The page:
Financial Expert Says Sports Betting Will Cause Future Housing Crisis

USA Legal Betting


  • Sports betting is incredibly popular, especially amongst young men
  • Whitney said that dating rates are down, which will lead to fewer future home-buyers
  • Whitney also said sports betting’s rise comes at the expense of other industries

A well-respected financial analyst said Tuesday that the rise of legal sports betting could cause a housing crisis at some point down the line. 

Meredith Whitney, known as the “Oracle of Wall Street,” said on Squawk on the Street on CNBC that as sports betting continues to increase in popularity, there will be even more customers that take on losses. As those losses incur, the current generation of homeowners will have nobody to sell their property to.  

Whitney specifically highlighted the impact on young men, who have an enlarged focus on technology and sports.

A cause and effect? 

Whitney, the CEO of Meredith Whitney Advisory Group, is best known for accurately predicting the 2008 recession. 

The renowned analyst started by noting the extreme growth that has occurred in such a short window. After all, sports betting was only legalized federally just over five years ago in 2018.

"The fastest growing leisure spend is fantasy sports and online sports betting," Whitney said. "I looked further into that and looked at DraftKings and what you see is massive growth." 

That growth has not only helped build a booming gambling industry, but it has had impacts in several other areas. Net spending in other industries is down, and young men are forming an attachment to their phones and laptops.

“Retail spending has been down all year, restaurant spending, travel, services, leisure… the fastest growing leisure spend is fantasy sports and online sports betting,” said Whitney. 

Whitney also attributed the falling dating rates to vices such as sports betting. As young men pay more attention to gambling and sports betting, they offer less time to finding a partner. 

According to Whitney, data from Pew Research shows that 63 percent of young men are single, the highest that figure has ever been. 50% of men have no interest in dating, and over 30% of men are sexually inactive.

She looped this back to the housing point and concluded that if there aren’t couples entering the home-buying market, then homeowners will have an even smaller group of people to market to.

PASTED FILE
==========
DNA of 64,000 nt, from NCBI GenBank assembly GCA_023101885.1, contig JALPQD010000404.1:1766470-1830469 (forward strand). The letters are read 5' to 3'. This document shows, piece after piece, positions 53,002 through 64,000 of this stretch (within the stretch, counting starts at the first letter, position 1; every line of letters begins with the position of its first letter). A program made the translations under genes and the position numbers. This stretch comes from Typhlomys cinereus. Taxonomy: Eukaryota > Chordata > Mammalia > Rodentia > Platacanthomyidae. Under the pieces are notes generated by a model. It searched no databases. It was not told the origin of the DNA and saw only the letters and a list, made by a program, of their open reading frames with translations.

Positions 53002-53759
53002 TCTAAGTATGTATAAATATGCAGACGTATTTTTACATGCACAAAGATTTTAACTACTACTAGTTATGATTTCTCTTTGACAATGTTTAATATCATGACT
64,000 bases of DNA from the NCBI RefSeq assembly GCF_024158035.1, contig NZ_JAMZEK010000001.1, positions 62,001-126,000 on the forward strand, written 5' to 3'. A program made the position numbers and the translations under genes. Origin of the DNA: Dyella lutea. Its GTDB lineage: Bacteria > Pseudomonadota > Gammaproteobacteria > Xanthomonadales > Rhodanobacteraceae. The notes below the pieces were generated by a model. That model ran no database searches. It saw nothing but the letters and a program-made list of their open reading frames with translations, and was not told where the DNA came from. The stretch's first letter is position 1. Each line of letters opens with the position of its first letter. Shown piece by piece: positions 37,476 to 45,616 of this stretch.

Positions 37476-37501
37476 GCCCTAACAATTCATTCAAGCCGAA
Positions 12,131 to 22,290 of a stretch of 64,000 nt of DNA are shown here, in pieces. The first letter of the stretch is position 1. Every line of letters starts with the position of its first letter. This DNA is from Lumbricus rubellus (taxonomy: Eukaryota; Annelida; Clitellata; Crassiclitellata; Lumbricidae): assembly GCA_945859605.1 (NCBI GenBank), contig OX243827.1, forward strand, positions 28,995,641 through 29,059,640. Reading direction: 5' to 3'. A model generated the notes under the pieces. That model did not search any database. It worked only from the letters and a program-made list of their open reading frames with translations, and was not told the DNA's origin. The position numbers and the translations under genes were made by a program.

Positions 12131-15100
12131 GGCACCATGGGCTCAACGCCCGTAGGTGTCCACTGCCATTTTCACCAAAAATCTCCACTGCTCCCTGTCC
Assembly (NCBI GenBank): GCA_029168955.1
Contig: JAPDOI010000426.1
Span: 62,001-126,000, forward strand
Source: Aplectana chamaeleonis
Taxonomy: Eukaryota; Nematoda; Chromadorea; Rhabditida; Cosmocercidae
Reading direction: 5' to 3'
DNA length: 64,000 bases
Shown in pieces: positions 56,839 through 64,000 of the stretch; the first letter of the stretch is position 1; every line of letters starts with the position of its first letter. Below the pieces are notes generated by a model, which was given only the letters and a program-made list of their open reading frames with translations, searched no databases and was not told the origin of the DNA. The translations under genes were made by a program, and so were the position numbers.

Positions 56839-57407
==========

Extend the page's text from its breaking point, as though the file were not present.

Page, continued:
Whitney also said that 74% of the housing stock is in possession of people 50 or older who will need to sell those houses in the not-so-distant future.

Looking into the future 

Whitney’s comments are her interpretation of the situation at hand. There are no facts that directly support the idea that the rise of sports betting is to blame for a struggling housing market or related future failures, or even falling data rates. 

The housing market (and dating struggles) are influenced by a variety of modern factors, and sports betting likely is not the primary culprit. However, Whitney’s theory still has time to be proven correct.

Whatever impact sports betting is having on society, it is not going to slow down. The booming industry is responsible for more than $220 billion in total bets since it was legalized federally and is poised for more record-breaking numbers with even more states, most recently Florida, joining the market.

Sports betting is legal in 38 states already. There’s also momentum building in states that have been strongly opposed to sports betting thus far, including Texas, Alabama, Georgia, and others.

This is also one of the most popular times of the year for sports bettors to load up their mobile sportsbook apps and throw down some bets.

The NBA In-Season Tournament is about to play its first-ever championship game; the NFL playoffs are a month and some change away; and the College Football Playoff begins on New Year’s Day.

Grant is a sports and sports betting journalist who prides himself in his up-to-the-minute reporting on the latest events in the industry. A member of Virginia Tech’s 2021 graduating class, he has quickly put together an impressive portfolio since moving to the professional world full-time. Grant’s favorite sports to cover are basketball and both types of football (American and soccer), and he is pushing written, audio, and video content. He has been employed by companies as highly regarded as Forbes and continues on a great trajectory in the industry. When he’s not on the clock, you can find Grant at the gym, looking for adventures, or hanging out with his family.